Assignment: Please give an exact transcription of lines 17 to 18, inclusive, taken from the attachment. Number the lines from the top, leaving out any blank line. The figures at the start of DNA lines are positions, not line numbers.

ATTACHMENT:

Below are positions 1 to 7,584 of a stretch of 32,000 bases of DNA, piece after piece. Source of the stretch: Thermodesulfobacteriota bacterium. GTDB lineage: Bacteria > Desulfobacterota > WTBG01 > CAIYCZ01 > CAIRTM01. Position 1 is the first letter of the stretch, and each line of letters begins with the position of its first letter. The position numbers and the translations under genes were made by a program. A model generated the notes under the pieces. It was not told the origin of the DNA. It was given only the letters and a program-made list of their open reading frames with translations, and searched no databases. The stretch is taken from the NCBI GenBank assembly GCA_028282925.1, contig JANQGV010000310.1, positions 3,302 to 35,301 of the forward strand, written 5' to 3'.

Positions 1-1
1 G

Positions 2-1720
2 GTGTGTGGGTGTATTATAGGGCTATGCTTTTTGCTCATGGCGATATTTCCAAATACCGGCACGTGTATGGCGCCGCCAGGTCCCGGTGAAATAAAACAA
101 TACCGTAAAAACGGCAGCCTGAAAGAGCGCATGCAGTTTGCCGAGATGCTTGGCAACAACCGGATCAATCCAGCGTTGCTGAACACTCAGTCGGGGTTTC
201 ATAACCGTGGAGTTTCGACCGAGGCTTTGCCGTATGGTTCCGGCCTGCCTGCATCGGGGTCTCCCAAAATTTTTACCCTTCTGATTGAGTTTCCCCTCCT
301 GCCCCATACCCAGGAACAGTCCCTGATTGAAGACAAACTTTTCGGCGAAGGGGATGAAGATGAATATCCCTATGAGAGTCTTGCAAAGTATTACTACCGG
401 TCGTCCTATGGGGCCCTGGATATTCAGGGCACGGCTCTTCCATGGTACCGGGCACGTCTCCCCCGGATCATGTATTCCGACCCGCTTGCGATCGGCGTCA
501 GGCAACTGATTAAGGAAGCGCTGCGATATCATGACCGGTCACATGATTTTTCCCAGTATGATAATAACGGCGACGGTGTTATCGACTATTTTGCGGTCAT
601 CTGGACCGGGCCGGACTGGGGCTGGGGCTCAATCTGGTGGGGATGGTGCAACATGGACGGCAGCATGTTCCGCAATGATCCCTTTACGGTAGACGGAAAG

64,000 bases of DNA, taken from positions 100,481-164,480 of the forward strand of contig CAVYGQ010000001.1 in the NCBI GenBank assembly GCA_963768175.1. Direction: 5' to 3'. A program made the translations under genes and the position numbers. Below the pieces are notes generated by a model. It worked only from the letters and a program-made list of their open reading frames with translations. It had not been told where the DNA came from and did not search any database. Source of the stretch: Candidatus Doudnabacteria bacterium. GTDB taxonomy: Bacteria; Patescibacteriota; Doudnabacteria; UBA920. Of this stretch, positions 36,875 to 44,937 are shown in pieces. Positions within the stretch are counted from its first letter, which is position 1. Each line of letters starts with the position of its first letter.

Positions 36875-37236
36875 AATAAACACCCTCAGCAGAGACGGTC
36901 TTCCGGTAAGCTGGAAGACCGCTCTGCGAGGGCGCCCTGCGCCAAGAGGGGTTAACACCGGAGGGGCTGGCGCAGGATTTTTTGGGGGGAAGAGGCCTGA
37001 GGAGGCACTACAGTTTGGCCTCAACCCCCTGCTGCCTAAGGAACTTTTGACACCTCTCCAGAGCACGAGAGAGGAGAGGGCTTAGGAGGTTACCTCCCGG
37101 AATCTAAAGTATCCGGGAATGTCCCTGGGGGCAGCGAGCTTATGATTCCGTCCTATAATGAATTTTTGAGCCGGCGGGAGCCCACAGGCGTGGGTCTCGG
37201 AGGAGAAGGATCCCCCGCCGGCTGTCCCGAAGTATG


37101 AATCTAAAGTATCCGGGAATGTCCCTGGGGGCAGCGAGCTTATGATTCCGTCCTATAATGAATTTTTGAGCCGGCGGGAGCCCACAGGCGTGGGTCTCGG
37201 AGGAGAAGGATCCCCCGCCGGCTGTCCCGAAGTATG